Metal artifact reduction will also be needed in the field of cardiac radiosurgery performed by MRI-Linac.6 Many of the tachycardia patients will have implantable cardiac defibrillators or pacemakers that contain ferrous components. Conventional TrueFISP sequences used in cardiac imaging and MRI-guided radiation therapy are vulnerable to magnetic inhomogeneities.


Metal artifact reduction has become a critical tool in MRI-based radiation therapy. It permits us to visualize tumors and organs at risk that would otherwise be obscured by artifact. The value of MRI metal artifact reduction will only increase as the prevalence of metal implants and the use of metals in radiation therapy (e.g., as fiducials and implanted radiation sources) rises.


Philips Healthcare provided the research patch version (5.1.7) of SEMAC.


1. Lu W, Pauly KB, Gold GE, Pauly JM, Hargreaves BA. SEMAC: Slice encoding for metal artifact correction in MRI. Magn Reson Med 2009;62(1):66-76.

2. Cho ZH, Kim DJ, Kim YK. Total inhomogeneity correction including chemical shifts and susceptibility by view angle tilting. Med Phys 1988;15(1):7-11.

3. Rao YJ, Zoberi JE, Kadbi M, Grigsby PW, Cammin J, Mackey SL, Garcia-Ramirez J, Goddu SM, Schwarz JK, Gach HM. Metal artifact reduction in MRI-based cervical cancer intracavitary brachytherapy. Phys Med Biol 2017;62(8):3011-3024.

4. Rao YJ, Zoberi JE, Kadbi M, Cammin J, Mackey S, Garcia-Ramirez JL, Goddu SMM, Markovina S, Schwarz JK, Grisgby PW, Gach HM. Prospective study evaluating metal artifact reduction in MRI-based cervical cancer intracavitary brachytherapy. International Journal of Radiation Oncology Biology Physics 2017;99(2 Supplement):S92.

5. Fritz J, Ahlawat S, Demehri S, Thawait GK, Raithel E, Gilson WD, Nittka M. Compressed sensing SEMAC: 8-fold accelerated high resolution metal artifact reduction MRI of cobalt-chromium knee arthroplasty implants. Invest Radiol 2016;51(10):666-676.

6. Green OL, Gach HM, Mutic S, Cuculich PS, Robinson CG. MRI-directed EP-guided noninvasive cardiac radioablation (ENCORE) for treatment of ventricular tachycardia (VT). International Journal of Radiation Oncology BiologyPhysics 2017;99(2 Supplement):S123-S124.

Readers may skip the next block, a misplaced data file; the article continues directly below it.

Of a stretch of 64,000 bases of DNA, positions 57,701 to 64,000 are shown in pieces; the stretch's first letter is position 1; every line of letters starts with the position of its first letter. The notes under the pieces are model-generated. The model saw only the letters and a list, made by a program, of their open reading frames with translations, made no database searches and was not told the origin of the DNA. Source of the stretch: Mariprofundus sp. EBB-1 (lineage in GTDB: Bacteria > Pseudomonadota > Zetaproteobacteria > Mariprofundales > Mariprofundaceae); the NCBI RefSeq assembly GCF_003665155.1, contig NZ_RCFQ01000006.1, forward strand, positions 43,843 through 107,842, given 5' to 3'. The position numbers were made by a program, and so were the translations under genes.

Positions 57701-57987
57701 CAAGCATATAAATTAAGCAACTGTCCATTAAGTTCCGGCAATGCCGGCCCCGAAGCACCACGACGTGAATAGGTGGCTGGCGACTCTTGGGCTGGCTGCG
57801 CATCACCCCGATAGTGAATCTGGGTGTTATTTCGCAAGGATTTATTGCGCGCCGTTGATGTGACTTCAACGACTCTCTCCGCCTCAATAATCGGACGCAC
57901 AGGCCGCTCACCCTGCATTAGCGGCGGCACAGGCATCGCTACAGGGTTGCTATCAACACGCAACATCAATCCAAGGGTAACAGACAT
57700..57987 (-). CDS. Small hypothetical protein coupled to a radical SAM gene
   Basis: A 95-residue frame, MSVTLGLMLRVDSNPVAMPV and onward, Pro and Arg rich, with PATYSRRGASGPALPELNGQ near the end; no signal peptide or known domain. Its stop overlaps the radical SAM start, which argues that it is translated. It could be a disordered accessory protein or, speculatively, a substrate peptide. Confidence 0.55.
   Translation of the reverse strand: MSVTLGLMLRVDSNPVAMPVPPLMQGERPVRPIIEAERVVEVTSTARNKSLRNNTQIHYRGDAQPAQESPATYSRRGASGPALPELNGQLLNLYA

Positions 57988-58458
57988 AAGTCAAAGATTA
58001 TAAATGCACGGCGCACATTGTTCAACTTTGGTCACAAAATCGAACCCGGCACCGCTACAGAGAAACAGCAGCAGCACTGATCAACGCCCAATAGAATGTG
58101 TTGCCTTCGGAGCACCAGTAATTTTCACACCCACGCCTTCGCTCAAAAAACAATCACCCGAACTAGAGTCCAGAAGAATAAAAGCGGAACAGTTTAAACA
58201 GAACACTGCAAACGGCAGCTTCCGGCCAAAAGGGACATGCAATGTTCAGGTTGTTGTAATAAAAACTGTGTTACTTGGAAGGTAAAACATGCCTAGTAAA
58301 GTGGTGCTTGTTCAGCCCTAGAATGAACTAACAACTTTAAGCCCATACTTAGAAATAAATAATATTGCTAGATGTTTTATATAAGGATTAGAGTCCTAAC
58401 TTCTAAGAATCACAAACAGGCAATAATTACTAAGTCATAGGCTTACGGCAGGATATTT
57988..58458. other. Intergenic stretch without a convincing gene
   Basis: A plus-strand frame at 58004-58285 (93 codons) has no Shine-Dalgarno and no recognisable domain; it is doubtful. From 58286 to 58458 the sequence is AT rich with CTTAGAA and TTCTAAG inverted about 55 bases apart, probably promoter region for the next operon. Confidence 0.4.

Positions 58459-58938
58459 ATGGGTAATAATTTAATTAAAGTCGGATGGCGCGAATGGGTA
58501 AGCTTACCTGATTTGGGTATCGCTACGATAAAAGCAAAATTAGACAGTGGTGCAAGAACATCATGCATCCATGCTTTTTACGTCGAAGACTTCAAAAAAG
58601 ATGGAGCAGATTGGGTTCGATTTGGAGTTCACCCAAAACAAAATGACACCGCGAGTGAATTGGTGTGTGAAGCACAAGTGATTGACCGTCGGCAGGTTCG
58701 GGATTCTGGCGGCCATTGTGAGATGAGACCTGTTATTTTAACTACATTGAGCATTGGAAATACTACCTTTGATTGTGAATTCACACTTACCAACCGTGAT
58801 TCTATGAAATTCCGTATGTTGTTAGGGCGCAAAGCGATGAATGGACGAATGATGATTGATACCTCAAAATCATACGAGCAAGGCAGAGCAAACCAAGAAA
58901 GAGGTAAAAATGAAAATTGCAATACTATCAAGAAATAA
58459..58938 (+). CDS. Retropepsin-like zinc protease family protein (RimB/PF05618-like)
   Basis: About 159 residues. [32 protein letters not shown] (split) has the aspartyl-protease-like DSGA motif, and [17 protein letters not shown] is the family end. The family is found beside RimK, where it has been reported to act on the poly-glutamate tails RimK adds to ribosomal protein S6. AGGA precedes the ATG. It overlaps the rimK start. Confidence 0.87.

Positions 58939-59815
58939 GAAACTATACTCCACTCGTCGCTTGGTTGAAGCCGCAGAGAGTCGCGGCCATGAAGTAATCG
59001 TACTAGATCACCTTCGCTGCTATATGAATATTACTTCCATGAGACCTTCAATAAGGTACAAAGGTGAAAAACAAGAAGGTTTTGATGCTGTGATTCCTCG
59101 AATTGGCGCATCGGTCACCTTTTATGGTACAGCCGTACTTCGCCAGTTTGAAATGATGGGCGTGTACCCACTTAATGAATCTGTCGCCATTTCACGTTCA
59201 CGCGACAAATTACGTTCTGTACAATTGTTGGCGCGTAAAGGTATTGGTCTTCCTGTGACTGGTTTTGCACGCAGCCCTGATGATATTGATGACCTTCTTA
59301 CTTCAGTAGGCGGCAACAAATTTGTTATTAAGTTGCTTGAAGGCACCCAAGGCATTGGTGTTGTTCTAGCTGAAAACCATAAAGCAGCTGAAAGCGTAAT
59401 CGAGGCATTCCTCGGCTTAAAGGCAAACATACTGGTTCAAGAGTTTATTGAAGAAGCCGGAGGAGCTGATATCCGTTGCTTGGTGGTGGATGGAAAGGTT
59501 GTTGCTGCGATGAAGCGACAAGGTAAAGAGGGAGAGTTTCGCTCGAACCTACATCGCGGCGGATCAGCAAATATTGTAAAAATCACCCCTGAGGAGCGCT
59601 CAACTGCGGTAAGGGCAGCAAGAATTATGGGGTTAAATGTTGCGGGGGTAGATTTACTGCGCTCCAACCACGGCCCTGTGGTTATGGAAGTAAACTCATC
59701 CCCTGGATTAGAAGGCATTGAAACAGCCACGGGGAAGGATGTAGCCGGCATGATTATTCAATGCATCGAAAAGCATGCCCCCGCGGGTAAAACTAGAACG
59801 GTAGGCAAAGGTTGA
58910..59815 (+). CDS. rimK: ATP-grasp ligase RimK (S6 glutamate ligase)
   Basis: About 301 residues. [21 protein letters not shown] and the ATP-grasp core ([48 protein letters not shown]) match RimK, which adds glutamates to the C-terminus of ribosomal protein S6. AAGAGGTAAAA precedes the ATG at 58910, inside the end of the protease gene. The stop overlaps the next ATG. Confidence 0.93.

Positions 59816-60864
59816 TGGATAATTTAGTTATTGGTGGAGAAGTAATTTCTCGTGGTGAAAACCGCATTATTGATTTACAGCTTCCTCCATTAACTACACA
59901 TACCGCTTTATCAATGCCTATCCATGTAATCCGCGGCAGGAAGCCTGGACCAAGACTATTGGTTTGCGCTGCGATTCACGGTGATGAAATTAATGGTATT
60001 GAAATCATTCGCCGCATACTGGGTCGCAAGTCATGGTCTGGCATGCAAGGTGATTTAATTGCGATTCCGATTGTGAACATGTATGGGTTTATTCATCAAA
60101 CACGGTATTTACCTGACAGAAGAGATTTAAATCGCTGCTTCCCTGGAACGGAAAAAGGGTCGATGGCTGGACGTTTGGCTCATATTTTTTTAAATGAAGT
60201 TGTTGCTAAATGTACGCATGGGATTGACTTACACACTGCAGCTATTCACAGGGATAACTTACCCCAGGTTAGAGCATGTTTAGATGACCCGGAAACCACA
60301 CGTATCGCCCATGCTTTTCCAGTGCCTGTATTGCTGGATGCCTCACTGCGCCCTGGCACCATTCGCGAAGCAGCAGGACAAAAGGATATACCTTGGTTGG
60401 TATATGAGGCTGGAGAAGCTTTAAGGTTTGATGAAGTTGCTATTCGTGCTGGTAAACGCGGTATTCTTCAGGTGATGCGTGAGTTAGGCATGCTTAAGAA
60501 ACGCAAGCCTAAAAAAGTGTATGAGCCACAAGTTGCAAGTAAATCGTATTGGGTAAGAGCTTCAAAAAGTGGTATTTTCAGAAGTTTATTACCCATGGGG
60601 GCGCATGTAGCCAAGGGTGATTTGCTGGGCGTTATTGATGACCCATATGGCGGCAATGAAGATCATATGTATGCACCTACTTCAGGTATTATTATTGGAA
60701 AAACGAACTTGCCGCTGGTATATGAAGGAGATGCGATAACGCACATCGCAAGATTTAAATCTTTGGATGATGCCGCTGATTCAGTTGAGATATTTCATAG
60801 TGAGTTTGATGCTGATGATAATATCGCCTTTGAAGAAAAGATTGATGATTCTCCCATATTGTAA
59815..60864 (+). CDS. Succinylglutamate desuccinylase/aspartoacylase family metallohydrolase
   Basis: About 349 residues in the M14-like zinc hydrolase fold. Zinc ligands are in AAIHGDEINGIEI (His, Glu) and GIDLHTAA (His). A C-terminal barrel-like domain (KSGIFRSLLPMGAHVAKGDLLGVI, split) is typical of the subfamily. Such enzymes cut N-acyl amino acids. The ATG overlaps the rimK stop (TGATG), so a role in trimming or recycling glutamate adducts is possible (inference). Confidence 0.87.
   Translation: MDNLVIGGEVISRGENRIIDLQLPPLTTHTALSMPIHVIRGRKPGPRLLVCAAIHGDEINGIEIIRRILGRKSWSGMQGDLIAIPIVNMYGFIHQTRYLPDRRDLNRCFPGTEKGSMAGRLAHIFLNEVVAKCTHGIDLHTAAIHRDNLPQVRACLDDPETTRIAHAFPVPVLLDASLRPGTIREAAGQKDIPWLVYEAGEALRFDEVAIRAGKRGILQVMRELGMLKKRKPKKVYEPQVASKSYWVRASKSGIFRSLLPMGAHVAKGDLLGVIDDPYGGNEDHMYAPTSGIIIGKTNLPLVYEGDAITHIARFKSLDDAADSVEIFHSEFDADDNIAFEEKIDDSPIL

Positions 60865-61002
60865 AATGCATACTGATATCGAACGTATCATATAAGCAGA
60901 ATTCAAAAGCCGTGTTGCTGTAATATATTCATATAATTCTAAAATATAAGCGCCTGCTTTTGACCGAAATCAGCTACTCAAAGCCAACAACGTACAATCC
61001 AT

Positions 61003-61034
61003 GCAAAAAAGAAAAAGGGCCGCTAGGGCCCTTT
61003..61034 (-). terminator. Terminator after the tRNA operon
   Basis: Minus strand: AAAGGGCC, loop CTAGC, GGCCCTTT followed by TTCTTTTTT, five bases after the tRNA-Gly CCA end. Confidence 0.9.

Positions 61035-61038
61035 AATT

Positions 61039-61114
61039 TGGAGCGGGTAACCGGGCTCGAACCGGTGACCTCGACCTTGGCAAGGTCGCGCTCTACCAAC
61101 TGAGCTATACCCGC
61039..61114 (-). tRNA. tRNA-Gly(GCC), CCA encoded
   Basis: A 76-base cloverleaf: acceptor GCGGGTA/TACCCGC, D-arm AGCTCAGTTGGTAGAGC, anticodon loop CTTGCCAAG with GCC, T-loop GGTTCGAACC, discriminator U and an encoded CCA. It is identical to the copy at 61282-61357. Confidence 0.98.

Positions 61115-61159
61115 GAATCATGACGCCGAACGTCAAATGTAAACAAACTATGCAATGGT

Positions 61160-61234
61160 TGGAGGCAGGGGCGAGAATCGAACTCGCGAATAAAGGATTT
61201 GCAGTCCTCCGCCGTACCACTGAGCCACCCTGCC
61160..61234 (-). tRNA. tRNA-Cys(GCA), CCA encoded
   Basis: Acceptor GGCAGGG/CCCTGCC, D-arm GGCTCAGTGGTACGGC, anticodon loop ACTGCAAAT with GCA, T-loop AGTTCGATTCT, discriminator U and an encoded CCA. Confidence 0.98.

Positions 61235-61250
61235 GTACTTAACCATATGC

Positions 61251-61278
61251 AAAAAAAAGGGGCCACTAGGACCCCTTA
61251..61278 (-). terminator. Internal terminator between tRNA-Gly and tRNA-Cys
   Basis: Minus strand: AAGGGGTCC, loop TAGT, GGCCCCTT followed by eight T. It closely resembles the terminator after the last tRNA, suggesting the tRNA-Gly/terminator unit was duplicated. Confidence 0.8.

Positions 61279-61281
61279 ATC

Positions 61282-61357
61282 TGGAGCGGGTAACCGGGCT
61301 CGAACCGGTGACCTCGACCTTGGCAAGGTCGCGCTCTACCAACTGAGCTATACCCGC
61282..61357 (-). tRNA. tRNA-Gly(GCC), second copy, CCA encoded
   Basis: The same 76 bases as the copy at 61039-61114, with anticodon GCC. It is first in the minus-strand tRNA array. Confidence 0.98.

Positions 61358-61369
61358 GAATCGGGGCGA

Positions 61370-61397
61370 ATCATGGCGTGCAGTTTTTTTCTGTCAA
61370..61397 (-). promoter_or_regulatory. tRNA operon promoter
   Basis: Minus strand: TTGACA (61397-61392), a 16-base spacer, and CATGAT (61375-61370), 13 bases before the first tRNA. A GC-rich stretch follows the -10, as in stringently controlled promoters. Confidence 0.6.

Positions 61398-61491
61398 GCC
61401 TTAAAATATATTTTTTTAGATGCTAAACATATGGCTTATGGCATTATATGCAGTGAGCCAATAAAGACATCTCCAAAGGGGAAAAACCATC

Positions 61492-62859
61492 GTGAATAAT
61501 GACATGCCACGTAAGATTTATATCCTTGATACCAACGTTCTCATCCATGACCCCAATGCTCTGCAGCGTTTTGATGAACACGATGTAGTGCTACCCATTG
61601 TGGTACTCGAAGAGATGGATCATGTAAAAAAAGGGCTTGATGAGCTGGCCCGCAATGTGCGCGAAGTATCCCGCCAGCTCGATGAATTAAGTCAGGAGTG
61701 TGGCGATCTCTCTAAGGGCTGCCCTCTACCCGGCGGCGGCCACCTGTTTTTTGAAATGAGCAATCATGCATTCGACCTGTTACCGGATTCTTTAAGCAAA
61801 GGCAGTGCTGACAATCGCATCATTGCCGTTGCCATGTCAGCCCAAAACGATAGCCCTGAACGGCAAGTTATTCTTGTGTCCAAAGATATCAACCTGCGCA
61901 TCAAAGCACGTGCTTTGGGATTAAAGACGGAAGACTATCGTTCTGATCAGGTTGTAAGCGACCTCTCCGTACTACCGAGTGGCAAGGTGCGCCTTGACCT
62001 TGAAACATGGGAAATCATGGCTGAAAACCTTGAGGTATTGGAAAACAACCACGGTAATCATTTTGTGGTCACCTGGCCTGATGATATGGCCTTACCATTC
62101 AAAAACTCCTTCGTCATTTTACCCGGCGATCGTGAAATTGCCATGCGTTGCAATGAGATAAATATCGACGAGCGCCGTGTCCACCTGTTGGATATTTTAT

Figure 1: Metal artifact from ferrous shrapnel in 70 year old prostate cancer patient. Left: CT showing small piece of shrapnel adjacent to the spine (indicated by arrow). Middle: 3D T2W DRIVE (TE/TR: 75/1400 ms, 1x1x3 mm, 1 Avg., 759 Hz/pixel, acquisition time (TA): 91 s) with large susceptibility artifact obscuring the rectum. Right: 2D T2W with OMAR using weak SEMAC with reduced field of view (7 z-phase encodes, TE/TR: 100/5000 ms, 1x1x5 mm, 1 Avg., 943 Hz/pixel, TA: 476 s). The rectum can be observed.

Figure 2: MRIs of 62 year old female with choroidal melanoma in right eye and ferrous braces. Left: Axial 3D T1W MRI (TE/TR: 5/25 ms, 1.2x1x1.2 mm, 42 Slices, 1 Avg., 109 Hz/pixel, flip angle (FA): 300, TA: 152 s) showing signal saturation in orbits. Middle: T2W MRI (TE/TR: 0.12/7.9 s, 1x1x1.5 mm, 33 Slices, 3 Avgs., 139 Hz/pixel, TA: 293 s) showing distortion in orbits. Right: T2W MRI with OMAR using medium SEMAC (13 z-phase encodes, TE/TR: 100/4200 ms, 1x1x2 mm, 41 Slices, 1 Avg., 932 Hz/pixel, TA: 406 s) showing hypointense signal in the tumor (indicated by arrow).

Figure 3: Images of 58 year old prostate cancer patient with Zenith AAA stainless steel stent graft. Left: CT showing stent graft (indicated by arrow). Left middle: 2D T1W TSE (TE/TR: 10/588 ms, 1x1x3 mm, 2 Avgs., 218 Hz/pixel, TA: 268 s). Right middle: 2D T2W TSE (TE/TR: 85/4000 ms, 1x1x3 mm, 2 Avgs., 348 Hz/pixel, TA: 266 s). Right: 2D T2W TSE with OMAR using medium SEMAC (13 z-phase encodes, TE/TR: 100/5300 ms, 1x1x3 mm, 1 Avg., 936 Hz/pixel, TA: 899 s) that restores some of the target area.

Figure 4: MRIs of 60 year old female brain tumor patient with cochlear implant (magnet removed). Left: T1W TSE with Gd (TE/TR: 15/732 ms, 1x1x3 mm, 55 Slices, 1 Avg., 115 Hz/pixel, TA: 264 s). Left Middle: 3D T2W FLAIR (TE/TR/TI: 0.33/4.8/1.7 s, 1x1x3 mm, 55 Slices, 2 Avgs., 874 Hz/pixel, TA: 302 s). Right Middle: 3D T1W MPRAGE (TE/TR: 4/8 ms, 1x1x1.2 mm, 130 Slices, 1 Avg., 190 Hz/pixel, FA: 80, TA: 383 s). Right: T2W MRI with OMAR using medium SEMAC (13 z-phase encodes, TE/TR: 0.1/5.5 s, 1x1x3 mm, 55 Slices, 1 Avg., 936 Hz/pixel, TA: 411 s).

Figure 5: MRIs of 43 year old female patient receiving titanium tandem and ovoid brachytherapy for cervical cancer. Left: Sagittal 2D T2W MRI (TE/TR: 0.1/2.1 s, 1x1x5 mm, 50 slices, 313 Hz/Pixel, 3 Avgs., TA: 357 s). Middle: PDW MRI (TE/TR: 5/2200 ms, 1x1x2.5 mm, 56 Slices, 2 Avgs., 511 Hz/pixel, TA: 249 s). Right: PDW MRI with OMAR using weak SEMAC (7 z-phase encodes, TE/TR: 7/4200 ms, 1x1x2.5 mm, 56 Slices, 1 Avg., 938 Hz/pixel, TA: 249 s) showing reduction of bloom artifact at the distal end of the tandem (indicated by arrow).

Proc. Intl. Soc. Mag. Reson. Med. 26 (2018)